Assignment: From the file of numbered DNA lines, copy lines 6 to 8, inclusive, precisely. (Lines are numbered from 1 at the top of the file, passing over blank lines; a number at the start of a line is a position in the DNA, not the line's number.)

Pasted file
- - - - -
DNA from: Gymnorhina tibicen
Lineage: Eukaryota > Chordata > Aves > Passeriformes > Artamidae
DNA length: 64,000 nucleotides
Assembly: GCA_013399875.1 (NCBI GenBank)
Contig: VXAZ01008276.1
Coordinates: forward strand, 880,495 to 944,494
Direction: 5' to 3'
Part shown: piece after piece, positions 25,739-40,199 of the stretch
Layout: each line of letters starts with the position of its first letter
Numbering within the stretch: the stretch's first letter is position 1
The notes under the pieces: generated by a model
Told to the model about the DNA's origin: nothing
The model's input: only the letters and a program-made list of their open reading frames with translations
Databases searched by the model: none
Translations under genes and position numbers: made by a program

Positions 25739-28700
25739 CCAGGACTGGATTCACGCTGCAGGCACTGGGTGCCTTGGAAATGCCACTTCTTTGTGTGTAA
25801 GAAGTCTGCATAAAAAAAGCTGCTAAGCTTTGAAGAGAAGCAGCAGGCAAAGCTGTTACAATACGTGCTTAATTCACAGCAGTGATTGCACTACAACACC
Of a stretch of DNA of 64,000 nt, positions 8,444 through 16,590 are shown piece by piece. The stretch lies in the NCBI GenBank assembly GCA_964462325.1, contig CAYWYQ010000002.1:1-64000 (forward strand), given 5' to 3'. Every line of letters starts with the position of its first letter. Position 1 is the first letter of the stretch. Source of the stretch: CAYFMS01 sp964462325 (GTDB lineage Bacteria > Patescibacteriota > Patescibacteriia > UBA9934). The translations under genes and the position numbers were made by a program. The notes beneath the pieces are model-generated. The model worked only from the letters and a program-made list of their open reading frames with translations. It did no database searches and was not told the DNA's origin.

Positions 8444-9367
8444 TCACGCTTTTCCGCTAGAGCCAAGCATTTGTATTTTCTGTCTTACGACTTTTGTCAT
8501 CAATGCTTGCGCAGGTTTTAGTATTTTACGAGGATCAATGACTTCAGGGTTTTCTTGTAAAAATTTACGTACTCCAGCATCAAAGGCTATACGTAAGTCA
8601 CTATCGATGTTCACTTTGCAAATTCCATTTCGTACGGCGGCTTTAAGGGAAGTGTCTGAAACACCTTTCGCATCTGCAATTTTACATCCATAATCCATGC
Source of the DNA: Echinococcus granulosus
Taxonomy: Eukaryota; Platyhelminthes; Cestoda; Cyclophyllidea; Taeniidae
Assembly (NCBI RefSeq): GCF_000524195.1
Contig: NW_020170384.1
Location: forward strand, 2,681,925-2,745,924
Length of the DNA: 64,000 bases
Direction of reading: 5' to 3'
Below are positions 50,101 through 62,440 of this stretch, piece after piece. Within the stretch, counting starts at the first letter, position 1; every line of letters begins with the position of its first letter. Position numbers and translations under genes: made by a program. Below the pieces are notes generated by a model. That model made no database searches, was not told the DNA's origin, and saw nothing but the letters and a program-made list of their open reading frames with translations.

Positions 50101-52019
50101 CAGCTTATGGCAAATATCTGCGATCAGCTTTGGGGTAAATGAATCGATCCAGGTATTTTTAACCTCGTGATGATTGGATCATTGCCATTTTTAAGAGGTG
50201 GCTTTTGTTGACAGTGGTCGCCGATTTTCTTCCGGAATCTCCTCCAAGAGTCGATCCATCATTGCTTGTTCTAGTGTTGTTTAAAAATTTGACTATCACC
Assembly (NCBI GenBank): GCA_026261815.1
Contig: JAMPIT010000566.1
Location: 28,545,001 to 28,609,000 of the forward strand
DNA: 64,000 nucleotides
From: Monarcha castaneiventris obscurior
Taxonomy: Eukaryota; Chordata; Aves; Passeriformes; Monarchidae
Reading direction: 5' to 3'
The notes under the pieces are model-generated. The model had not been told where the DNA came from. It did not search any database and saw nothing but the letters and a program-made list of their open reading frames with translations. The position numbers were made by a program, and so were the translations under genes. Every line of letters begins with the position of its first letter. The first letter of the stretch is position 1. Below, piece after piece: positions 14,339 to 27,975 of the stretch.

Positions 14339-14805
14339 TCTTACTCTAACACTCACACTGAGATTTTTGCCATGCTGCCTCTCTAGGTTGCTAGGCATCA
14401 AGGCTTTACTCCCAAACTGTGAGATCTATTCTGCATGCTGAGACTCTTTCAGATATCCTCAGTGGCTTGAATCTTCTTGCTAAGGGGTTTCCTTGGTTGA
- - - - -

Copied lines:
Coordinates: forward strand, 880,495 to 944,494
Direction: 5' to 3'
Part shown: piece after piece, positions 25,739-40,199 of the stretch